The Khronos Group today published the draft specification for WebGL, its universal standard for accelerated 3D graphics inside web browsers. The initial format takes advantage of HTML5's canvas support to draw OpenGL ES 2.0-level graphics without having to use a plugin. Besides simplifying the use of modern 3D hardware, it lets 3D interact more closely with web pages themselves and supports tasks like scripting to automate events or even test graphics before they're put into finished code.
Support often exists those browsers modern enough to recognize HTML5 but often requires a pre-release build, including for Apple's Safari 4, Google's Chrome 3, Mozilla Firefox 3.5 and Opera 10. The use of a mobile OpenGL standard should eventually permit WebGL in mobile browsers that recognize HTML5 and use OpenGL ES for rendering, though neither Android 2.0 nor Safari on iPhone are known to recognize WebGL so far.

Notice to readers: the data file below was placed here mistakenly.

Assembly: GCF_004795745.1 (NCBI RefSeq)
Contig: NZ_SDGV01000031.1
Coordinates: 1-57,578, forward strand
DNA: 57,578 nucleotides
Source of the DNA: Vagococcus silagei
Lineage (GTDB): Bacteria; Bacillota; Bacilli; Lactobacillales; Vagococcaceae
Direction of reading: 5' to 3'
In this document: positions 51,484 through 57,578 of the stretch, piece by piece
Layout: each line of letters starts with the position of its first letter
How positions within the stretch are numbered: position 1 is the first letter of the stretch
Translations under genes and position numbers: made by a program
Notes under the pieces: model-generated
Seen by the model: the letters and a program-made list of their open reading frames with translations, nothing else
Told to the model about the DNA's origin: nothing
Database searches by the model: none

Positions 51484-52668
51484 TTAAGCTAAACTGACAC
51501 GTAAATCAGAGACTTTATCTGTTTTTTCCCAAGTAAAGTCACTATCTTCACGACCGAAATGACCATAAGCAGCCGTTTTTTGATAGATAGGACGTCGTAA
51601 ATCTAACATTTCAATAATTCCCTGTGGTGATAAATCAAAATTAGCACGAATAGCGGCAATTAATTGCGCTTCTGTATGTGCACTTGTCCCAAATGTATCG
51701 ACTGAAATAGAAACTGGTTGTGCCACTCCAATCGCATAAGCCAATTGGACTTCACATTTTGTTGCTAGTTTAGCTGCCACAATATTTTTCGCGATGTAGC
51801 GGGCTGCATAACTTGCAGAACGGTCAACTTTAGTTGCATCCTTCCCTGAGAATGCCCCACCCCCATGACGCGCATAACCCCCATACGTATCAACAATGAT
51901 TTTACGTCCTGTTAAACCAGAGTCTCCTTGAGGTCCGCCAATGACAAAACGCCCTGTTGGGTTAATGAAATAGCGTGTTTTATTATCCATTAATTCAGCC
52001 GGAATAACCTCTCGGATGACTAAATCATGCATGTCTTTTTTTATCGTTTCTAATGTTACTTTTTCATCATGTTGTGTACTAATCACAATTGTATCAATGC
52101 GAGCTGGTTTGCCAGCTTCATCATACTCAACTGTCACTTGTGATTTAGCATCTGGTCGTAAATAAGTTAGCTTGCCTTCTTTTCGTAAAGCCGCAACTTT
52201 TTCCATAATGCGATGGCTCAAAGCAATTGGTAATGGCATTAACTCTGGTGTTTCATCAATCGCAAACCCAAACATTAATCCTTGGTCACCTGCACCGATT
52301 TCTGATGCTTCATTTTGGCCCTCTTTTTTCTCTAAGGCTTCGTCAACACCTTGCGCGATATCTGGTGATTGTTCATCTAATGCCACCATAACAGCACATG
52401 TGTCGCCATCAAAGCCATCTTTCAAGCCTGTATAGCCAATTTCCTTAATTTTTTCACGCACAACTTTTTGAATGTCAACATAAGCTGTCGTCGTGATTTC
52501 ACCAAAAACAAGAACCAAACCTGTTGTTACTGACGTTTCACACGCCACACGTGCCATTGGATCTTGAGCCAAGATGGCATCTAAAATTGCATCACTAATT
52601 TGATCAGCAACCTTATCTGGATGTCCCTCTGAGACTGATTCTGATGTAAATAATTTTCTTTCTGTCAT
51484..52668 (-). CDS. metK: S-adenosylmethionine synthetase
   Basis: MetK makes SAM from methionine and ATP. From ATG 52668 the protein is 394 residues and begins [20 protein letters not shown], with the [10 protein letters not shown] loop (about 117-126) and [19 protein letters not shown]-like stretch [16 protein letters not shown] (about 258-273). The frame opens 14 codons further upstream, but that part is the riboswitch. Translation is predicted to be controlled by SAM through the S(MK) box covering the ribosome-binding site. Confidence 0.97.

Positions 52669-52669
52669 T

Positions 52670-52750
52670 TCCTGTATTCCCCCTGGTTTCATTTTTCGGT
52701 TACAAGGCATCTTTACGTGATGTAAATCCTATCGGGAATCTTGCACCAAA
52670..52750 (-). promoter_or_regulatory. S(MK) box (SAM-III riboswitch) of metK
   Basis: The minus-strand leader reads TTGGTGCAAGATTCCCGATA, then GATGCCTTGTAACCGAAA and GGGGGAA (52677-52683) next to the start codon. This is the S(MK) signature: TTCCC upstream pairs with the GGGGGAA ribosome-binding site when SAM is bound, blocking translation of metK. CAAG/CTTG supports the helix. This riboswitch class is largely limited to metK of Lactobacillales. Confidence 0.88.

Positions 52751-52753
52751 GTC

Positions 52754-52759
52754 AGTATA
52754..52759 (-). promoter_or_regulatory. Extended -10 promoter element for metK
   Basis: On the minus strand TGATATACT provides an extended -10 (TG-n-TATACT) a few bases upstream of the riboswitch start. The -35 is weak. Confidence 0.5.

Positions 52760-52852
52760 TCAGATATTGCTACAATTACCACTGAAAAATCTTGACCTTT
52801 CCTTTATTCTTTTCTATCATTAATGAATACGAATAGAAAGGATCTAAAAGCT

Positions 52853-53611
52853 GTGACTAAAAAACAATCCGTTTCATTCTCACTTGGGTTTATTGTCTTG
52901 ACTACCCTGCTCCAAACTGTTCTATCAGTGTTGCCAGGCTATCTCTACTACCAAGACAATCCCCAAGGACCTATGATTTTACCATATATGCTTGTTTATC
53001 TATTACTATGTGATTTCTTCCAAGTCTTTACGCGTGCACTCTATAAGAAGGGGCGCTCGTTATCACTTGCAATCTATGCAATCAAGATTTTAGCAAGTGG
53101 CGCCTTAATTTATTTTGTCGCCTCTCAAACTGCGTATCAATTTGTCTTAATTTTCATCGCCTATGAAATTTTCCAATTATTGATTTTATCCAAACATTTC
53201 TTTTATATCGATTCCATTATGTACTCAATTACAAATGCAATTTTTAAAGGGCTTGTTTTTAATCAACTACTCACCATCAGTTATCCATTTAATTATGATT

The code platform still has to be completed and ratified by the member group, which includes major firms like AMD, Apple, Google, Mozilla and NVIDIA, before it can be implemented on a broader basis. Khronos expects the first publicly available WebGL support to arrive in the first half of the new year.